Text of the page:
before you kiss him


I’ve been here for years now,
Fulfilling my duty,
Willing, that You’d be
Proud of all I’ve accomplished,
All that You’ve wished of me, this and more:
I’ve done it.
If it were a contest with him and his whores,
I’ve won it.
What’s the matter with You?
You never change toward me,
No matter what I do.

My character reads like a resume, listen:
Excellent ethic,
I enforce Your rules
(Loyalty) as I would my own.
To think that You’ll hold me
By the hand til I’m home
Is to misjudge my duty of walking alone.
So let me speak truthfully,
(Candor and ardor):

This ingrate,
Who comes to You empty-handed
After making You so,
This sin-slave to his passions,
At least make him go
To the fields and produce something of value, some yield,
Before You kiss him.
Don’t pretend that You missed him.
Make clear the difference between the two of us,
Somehow, so he knows (so I know) that You’re just.

I wear my merit,
It’s woven through years.
Don’t be moved by this sinner’s presumptive salt tears.

“Meanwhile, the older son was in the field. When he came near the house, he heard music and dancing. So he called one of the servants and asked him what was going on. ‘Your brother has come,’ he replied, ‘and your father has killed the fattened calf because he has him back safe and sound.’ The older brother became angry and refused to go in. So his father went out and pleaded with him. But he answered his father, ‘Look! All these years I’ve been slaving for you and never disobeyed your orders. Yet you never gave me even a young goat so I could celebrate with my friends. But when this son of yours who has squandered your property with prostitutes comes home, you kill the fattened calf for him!’ ‘My son,’ the father said, ‘you are always with me, and everything I have is yours. But we had to celebrate and be glad, because this brother of yours was dead and is alive again; he was lost and is found.’” Luke 15:25-‬32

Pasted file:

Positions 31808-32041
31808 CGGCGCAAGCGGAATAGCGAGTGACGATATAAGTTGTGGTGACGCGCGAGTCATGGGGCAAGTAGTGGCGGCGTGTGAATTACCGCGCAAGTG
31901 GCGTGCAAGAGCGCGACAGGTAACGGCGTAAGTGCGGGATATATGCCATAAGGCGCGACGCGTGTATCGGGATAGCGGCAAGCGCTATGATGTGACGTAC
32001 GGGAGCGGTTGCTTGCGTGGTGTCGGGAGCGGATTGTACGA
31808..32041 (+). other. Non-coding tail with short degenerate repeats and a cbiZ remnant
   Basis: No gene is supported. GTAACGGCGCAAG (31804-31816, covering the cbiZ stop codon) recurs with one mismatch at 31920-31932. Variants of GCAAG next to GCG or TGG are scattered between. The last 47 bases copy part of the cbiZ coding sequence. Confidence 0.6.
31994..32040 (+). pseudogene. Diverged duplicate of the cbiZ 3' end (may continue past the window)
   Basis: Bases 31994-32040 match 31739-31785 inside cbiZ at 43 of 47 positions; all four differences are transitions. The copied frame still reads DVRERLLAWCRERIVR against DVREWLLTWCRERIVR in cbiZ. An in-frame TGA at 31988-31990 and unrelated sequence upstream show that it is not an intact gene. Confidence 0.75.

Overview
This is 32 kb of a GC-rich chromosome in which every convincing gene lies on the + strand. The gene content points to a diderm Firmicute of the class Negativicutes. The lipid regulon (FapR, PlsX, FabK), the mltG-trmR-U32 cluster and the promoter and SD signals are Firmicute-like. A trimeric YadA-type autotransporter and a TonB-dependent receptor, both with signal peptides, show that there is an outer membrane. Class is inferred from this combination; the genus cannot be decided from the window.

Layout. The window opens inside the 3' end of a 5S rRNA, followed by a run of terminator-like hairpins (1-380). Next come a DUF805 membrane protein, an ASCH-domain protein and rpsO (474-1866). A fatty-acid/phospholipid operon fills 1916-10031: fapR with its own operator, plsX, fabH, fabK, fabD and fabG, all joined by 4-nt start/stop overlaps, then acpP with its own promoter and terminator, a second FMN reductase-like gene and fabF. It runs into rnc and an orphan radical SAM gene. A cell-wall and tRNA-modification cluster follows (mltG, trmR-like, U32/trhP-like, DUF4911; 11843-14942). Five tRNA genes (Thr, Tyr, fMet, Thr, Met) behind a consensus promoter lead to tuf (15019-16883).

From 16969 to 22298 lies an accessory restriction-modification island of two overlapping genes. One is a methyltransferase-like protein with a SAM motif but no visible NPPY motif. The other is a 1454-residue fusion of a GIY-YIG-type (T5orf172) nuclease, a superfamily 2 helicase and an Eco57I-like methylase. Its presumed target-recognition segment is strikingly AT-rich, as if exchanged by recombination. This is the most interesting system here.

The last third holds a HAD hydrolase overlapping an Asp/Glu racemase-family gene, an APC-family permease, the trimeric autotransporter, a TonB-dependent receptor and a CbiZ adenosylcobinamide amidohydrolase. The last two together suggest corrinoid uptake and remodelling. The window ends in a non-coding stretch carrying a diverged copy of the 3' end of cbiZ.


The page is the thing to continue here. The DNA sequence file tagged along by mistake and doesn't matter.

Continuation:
(Liturgical poetry during ordinary time after Pentecost is inspired by the parables of Luke.)

Words for the Church: Ordinary Time
difficult, divine
torrents of my making
mine to forgive
now does the earth
when blood
when blood
something fearsome
gold dust prayer
lamps alike
eat the song
ninety-nine reasons to stay

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